The next representative of Kant’s principles in this country, was John Richardson, who studied philosophy in Halle under Beck, and on his return to England published a translation of the ‘Prolegomena,’ and some other short pieces. Richardson admits, in his preface, that he had found the transition from empiricism to critical idealism very difficult, notwithstanding his having had the advantage of a German university education.
In France, where the Revolution was at its height (the Revolution which was the deathblow of the material structure of ages, as Kant’s philosophy was of the intellectual structure of ages), and communication with central Europe was interrupted for some time, except the pièce d’occasion entitled, ‘Everlasting Peace,’ translated in 1795, little was known of Kant beyond the fact that he was the head of a great intellectual movement in Germany, till, in 1798, the recently established Institut Nationale ordered a report of the new doctrine to be laid before it. In the following year (1799), Kant’s first French disciple, Charles François Dominique de Villers, published at Metz an abstract of the ‘Critique,’ and, a year or two later, another treatise, entitled La philosophie de Kant, ou principes fondamentaux de la philosophie transcendentale.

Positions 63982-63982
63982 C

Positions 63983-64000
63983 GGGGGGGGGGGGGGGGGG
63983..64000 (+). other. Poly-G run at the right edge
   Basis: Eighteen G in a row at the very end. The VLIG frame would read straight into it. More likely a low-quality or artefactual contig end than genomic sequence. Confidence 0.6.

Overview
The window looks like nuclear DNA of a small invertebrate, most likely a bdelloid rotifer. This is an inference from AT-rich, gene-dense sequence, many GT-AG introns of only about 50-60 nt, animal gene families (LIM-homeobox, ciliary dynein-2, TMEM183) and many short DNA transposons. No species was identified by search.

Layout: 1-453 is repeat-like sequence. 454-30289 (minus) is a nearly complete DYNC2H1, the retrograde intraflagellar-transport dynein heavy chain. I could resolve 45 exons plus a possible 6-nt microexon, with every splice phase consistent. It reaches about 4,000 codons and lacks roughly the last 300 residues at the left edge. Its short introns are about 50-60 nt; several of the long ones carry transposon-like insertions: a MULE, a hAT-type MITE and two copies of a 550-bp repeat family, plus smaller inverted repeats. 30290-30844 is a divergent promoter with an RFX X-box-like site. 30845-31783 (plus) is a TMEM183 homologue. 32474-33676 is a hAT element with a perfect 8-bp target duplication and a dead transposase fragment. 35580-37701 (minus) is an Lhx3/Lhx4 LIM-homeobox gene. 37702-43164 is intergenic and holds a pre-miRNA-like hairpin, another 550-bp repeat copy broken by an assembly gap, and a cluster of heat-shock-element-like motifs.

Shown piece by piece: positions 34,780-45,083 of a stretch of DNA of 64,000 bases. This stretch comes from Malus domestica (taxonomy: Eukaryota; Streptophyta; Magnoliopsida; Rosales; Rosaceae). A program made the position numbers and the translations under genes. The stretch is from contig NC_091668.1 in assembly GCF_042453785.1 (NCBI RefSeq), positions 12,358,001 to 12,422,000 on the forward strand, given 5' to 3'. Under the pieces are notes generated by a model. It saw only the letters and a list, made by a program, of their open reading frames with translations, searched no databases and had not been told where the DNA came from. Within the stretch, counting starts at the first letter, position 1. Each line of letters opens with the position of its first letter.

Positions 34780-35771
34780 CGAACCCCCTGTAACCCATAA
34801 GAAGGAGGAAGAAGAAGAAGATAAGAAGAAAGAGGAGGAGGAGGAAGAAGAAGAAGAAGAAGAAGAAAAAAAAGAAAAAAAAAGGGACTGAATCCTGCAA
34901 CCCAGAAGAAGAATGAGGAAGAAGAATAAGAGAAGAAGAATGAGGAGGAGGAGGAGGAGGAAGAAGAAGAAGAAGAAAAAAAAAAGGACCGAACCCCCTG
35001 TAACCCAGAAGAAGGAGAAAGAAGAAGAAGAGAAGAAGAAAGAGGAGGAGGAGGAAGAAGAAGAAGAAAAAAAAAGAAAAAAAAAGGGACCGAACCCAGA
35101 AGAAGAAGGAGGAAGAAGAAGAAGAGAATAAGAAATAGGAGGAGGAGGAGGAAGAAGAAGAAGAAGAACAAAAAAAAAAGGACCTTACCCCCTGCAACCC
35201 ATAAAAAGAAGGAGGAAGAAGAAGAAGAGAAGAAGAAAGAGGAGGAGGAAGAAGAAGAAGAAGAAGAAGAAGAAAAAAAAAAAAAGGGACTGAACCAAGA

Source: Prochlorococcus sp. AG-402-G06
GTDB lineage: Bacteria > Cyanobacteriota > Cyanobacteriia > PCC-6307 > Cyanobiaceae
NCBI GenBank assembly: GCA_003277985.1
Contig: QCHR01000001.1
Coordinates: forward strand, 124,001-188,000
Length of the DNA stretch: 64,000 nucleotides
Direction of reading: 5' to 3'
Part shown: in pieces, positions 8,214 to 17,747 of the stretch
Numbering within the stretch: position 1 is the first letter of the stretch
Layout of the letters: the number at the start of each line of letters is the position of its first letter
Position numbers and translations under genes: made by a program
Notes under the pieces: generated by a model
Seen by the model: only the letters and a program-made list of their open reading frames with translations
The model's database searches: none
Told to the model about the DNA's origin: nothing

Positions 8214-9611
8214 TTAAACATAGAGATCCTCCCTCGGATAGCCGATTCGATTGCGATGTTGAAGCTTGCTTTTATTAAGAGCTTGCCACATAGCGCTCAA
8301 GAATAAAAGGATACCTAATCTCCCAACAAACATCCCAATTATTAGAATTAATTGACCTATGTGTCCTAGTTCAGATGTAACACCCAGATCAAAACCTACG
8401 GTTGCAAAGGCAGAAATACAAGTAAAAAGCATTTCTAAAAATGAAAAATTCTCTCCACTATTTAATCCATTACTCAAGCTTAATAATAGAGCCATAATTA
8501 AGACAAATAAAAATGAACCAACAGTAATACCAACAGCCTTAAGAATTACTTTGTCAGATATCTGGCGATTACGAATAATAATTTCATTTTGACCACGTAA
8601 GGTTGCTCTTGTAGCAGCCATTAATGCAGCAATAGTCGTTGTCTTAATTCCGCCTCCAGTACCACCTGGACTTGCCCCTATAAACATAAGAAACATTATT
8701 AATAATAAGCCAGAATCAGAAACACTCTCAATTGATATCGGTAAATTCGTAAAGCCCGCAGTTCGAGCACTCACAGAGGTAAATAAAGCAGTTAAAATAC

Among the other Latin nationalities, Kant remained little more than a name till some years after his death, and the same may be said of the Slav countries of Eastern Europe. In the Netherlands, on the contrary, in 1796, an elaborate work in four volumes, ‘De Beginzels der Kantiaansche Wysgeerte,’ was published, in which, notwithstanding its modest title, critical principles were exhaustively expounded, while in October 1798 a new magazine, the ‘Kritische Magazin,’ was founded for the express purpose of propagating and defending the principles of the new philosophy.